FILM = adventure. Temujin Doran: Videos about Ben Saunders (interview part 2)

Temujin DoranBen Saunders: Living on Ice
maja@tnf: In your first short film about him, Ben Saunders says that “there is something addictive about the Arctic Ocean and [that not many things in the world] can compare to the experiences that you have out there”. In the video “Living on Ice”, he points out that the harsh environment of the Arctic makes your life ‘simpler’ and give you the feeling of being “unplugged from society” in a positive way, as you actually have to focus all your energy on surviving. Do you share any of Ben’s feelings about the Arctic? How did it all look from your point of view as a filmmaker and human being?

Temujin Doran: There really is something addictive about polar extremes. There aren’t many other places in the world where you can feel as if you’ve truly “escaped”. But life in the Arctic isn’t necessarily simpler – it just seems less cluttered with trivialities. A lot of what happens when you’re there is just subsistence, but it’s also really fulfilling. I think realizing how much effort goes into surviving in such extreme conditions, can make you question how satisfying the activities you normally fill your time with really are. The problem with being a filmmaker in such conditions is that you are constantly reminded of the society you left behind – it happens every time you use a digital camera, edit on a computer, or find yourself carrying a handful of batteries in your pocket. Because the urge to document remote landscapes is so strong, I rarely headed out without my camera, but one can at times become too obsessed with how images look through the view finder.

maja@tnf: Every polar expedition requires careful planning. What special preparations did you have to make for traveling with Ben and shooting your films about him?
Temujin Doran: A lot of the preparations had to do with equipment, namely making sure I could use my camera in extremely low temperatures (about – 40° C ). Though the manufacturers were skeptical and quite apathetic, the camera I got worked out okay.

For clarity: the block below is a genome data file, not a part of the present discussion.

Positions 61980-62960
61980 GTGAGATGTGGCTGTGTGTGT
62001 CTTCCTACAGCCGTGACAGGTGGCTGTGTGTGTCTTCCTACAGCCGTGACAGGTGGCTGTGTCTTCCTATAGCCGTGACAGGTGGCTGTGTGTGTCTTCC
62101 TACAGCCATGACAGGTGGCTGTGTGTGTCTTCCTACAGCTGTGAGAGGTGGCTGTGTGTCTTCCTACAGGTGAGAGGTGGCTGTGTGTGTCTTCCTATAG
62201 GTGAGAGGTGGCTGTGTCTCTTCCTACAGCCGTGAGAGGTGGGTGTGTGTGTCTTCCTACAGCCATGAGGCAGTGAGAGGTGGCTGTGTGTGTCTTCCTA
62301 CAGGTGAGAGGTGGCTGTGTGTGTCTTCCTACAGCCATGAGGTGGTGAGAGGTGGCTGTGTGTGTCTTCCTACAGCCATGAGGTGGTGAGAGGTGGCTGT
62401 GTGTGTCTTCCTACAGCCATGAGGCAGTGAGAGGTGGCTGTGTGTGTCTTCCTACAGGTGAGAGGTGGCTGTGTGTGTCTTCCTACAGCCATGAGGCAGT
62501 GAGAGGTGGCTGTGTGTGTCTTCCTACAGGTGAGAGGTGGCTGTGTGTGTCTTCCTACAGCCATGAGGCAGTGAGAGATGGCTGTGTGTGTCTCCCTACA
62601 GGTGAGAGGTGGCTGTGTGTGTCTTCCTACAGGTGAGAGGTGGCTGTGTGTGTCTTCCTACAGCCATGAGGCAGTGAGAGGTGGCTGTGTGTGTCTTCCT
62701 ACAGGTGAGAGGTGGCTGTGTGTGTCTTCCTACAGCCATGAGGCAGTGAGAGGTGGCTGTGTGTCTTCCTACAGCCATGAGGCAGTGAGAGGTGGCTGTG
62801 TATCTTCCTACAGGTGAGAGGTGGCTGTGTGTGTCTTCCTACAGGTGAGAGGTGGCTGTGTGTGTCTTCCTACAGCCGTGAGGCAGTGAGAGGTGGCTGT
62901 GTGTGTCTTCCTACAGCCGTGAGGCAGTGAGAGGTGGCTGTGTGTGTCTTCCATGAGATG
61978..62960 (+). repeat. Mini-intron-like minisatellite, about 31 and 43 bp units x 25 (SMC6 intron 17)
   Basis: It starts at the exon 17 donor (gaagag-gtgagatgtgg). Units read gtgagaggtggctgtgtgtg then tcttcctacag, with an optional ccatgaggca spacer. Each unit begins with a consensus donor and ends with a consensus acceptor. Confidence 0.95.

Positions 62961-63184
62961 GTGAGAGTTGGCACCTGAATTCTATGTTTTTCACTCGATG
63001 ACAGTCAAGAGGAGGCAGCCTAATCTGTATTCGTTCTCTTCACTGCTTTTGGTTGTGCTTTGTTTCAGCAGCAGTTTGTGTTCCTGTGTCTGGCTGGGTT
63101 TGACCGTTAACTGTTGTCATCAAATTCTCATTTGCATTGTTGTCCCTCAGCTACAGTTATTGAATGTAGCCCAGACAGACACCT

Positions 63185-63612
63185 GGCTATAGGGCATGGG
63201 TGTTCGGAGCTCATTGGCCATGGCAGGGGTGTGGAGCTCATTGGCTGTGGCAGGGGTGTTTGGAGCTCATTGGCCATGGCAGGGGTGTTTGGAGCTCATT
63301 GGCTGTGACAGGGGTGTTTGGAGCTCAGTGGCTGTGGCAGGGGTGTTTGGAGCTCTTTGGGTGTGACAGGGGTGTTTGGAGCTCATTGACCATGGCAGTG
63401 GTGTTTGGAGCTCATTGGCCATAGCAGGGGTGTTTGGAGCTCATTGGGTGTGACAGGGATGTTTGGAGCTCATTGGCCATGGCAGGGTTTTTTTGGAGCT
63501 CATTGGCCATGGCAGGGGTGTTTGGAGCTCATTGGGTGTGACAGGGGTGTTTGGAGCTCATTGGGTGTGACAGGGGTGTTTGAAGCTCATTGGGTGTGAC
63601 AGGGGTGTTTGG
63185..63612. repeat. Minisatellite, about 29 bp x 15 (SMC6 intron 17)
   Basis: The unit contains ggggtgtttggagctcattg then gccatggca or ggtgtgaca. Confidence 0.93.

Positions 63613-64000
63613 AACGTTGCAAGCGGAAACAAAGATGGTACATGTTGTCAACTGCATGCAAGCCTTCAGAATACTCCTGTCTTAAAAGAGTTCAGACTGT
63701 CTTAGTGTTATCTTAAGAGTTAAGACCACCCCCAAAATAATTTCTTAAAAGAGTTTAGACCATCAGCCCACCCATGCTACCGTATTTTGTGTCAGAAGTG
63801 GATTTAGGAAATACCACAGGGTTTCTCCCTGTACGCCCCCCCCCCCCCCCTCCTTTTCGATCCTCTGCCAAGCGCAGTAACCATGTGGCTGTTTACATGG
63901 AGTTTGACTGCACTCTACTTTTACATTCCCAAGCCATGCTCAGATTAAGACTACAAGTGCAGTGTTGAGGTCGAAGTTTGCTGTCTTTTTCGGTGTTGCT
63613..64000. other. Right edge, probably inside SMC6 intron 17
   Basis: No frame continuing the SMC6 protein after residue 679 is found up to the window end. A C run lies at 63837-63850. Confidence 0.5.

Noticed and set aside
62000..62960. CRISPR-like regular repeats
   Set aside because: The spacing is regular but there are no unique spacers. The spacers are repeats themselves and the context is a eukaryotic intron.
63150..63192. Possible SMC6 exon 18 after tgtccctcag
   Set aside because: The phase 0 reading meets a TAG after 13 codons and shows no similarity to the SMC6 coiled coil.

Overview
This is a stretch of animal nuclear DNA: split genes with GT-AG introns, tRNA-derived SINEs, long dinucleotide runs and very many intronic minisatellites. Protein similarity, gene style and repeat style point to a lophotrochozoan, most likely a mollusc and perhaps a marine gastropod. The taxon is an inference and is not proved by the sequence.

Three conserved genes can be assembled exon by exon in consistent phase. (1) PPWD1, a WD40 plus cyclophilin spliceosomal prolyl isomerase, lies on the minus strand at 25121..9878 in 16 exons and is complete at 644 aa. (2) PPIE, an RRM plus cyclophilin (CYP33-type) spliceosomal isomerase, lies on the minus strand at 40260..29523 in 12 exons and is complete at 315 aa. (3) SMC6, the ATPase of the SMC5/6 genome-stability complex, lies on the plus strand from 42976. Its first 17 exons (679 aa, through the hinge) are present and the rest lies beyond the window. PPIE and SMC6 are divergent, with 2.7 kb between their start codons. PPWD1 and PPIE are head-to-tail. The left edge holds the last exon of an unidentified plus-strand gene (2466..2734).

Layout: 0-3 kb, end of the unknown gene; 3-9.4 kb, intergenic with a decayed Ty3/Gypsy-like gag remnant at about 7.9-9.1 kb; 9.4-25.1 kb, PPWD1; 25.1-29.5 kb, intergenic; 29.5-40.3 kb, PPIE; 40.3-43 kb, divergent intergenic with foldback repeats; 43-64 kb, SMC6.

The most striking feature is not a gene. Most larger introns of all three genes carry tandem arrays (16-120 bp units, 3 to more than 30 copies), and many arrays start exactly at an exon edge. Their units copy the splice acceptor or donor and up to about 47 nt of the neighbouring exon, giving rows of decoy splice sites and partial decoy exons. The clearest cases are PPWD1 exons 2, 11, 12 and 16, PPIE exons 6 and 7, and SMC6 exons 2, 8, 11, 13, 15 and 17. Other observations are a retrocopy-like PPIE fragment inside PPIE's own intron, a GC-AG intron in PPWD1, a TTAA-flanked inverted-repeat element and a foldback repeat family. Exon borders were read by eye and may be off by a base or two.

maja@tnf: Tell us about some problems or funny situations from the film set:

Temujin Doran: When I was filming in the Arctic, the flip-out screen and view-finder of my camera started acting up, and eventually stopped working completely. Fortunately I could still film okay and, after about an hour of being back inside, both of them started working again.

The best thing you can do to protect your camera from the cold, is to let it gradually adjust to temperature changes, which helps prevent condensation on its sensor and electrical parts. So before coming in from the outdoors, I would wrap the camera in a small towel, put it in a zip-lock bag [take it inside and leave it the bag for about half an hour], and that seemed to work fine.

maja@tnf: Your documentary filmmaker’s “Ten Commandments”:

Temujin Doran: I’ve only been doing it for just over a year – so I feel justified in offering only one: I don’t believe all those people who say that if you want to get into filmmaking, you have to want it more than anything else. I’ve heard so many people from the industry giving these lengthy speeches about how filmmaking requires extreme dedication, and how you must sacrifice all your other interests in order to do it.

In my opinion, a part of what makes one a good filmmaker is all the things they do outside of their filmmaking. Of course filmmaking require dedication, but any other creative or adventurous things you do will help to improve your films, be they documentary, narrative or experimental, infinitely more than just learning about filmmaking processes or camera settings.

Interview in parts

Full interview

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